Let there be light

In defiance of the dark days of January, Lumiere London is back to lift the spirits. We catch up with the Artistic Director to find out how she translated the festival to the capital.

It’s regarded, unofficially, as the quietest, bleakest weekend of the year. “It’s the weekend when you have been to the sales, decided to go on a diet, given up alcohol and haven’t been paid,” says Helen Marriage, director of arts charity Artichoke. “But what we saw in 2016 is that you can turn all that on its head and make people happy.”

Enter stage right London’s largest arts festival; Lumiere. Returning to the capital for a second time, Artichoke is responsible for more than 40 UK and international artists who will illuminate the city’s public spaces across four nights this month.

Its first outing in 2016 dazzled and enchanted more than 1.3 million people and this year’s follow-up, with a footprint that stretches across both sides of the Thames and includes several new destinations, looks set to stave off the January blues once more.

A sprawling spectacle, it will take in iconic locations such as Westminster Abbey and the National Theatre and include installations across much of the West End and Mayfair including Berkeley Square, Brown Hart Gardens and South Audley Street.

“We are excited to welcome Lumiere London back to the West End for the second time,” says Luciana Magliocco, head of consumer marketing for Oxford Street. “Many of our stores, restaurants and hotels will be celebrating with special offers and experiences, making January the perfect reason to visit the West End.”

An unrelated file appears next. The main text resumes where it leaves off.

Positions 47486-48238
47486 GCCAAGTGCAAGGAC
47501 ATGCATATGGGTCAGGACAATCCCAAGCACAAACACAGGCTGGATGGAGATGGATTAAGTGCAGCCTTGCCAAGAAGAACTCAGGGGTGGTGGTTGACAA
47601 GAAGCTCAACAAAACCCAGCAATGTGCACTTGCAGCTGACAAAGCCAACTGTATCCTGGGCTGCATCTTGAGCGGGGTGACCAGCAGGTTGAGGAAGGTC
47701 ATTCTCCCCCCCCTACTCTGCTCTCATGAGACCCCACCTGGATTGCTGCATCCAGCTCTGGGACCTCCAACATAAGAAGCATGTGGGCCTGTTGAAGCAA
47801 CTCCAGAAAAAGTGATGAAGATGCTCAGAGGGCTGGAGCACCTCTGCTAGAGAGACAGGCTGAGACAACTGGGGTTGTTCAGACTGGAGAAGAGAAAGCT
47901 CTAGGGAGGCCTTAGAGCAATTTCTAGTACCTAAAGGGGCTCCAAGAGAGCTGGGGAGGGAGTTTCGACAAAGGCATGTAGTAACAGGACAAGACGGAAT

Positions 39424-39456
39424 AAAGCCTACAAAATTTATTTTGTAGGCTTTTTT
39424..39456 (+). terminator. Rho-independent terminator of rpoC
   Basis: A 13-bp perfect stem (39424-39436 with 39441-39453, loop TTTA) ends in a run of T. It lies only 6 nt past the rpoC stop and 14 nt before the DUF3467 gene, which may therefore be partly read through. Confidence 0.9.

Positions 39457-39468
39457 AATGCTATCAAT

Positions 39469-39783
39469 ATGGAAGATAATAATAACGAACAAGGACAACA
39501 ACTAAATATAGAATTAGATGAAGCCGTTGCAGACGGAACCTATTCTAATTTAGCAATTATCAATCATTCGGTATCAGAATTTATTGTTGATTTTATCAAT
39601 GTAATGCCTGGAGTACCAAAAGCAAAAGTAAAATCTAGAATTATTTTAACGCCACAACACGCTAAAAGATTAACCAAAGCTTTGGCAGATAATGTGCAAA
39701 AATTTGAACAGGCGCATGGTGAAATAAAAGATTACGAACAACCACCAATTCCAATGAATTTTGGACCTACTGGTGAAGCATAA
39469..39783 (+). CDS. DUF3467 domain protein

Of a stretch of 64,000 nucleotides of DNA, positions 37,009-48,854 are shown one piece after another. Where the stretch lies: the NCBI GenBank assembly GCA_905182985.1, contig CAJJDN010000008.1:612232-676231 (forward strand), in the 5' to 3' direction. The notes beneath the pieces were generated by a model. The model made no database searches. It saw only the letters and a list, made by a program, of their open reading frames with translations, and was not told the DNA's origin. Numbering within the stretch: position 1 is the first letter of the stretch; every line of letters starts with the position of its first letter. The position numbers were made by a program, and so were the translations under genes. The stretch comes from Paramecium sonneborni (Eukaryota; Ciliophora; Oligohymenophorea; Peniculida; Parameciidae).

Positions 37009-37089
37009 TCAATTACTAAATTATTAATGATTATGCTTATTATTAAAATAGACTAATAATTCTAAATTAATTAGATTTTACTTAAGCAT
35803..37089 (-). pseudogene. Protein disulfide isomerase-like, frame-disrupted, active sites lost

The origins of Lumiere can be traced back to Durham. Helen was stepping off a train there – her mum lives in the city – when she had something of a lightbulb moment.

“I walked down the path and looked out over the city and I just knew how I was going to do it,” she recalls. “I thought it would work really well there because it’s a beautiful city. The landscape bleeds into the city centre, sort of embraced by the river and the historic architecture.”

In 2009, Lumiere’s inaugural festival saw 75,000 people take to the streets. It has returned, every two years, since.

“It was just remarkable,” says Helen. “We were not known then. Artichoke was very young and it was maybe the fourth thing we had done. I remember standing with my partner and saying ‘do you think anyone is going to come?’.”

Staging it in London, Helen says, has been an exciting but immensely complicated proposition. “The buildings are so massive and there are so many people here and there are iconic places,” she says. “The logistics of manipulating a world city are very complicated.”

A free event, Helen says that Lumiere’s sense of inclusiveness is important as it aligns with their values as an organisation. Making art accessible and bring communities together is key.

“Artichoke exists partly to explore ideas of public space and public realm ownership, but also to create unforgettable moments in the life of a city that allows you to see a very familiar landscape completely differently,” she says.

Helen is also very aware of the emotional response which Lumiere triggers. “The essence of our work is live and transformational,’ she says. “It’s about the lived experience and how that changes how you feel about the place you know.

“We have marriage proposals at every event we do and people who haven’t spoken to their dads for 20 years suddenly have their dad saying ‘I love you’.”

Lumiere London runs from January 18 to 21. For more information, visit lumiere-festival.com

Images by Mark Loudon.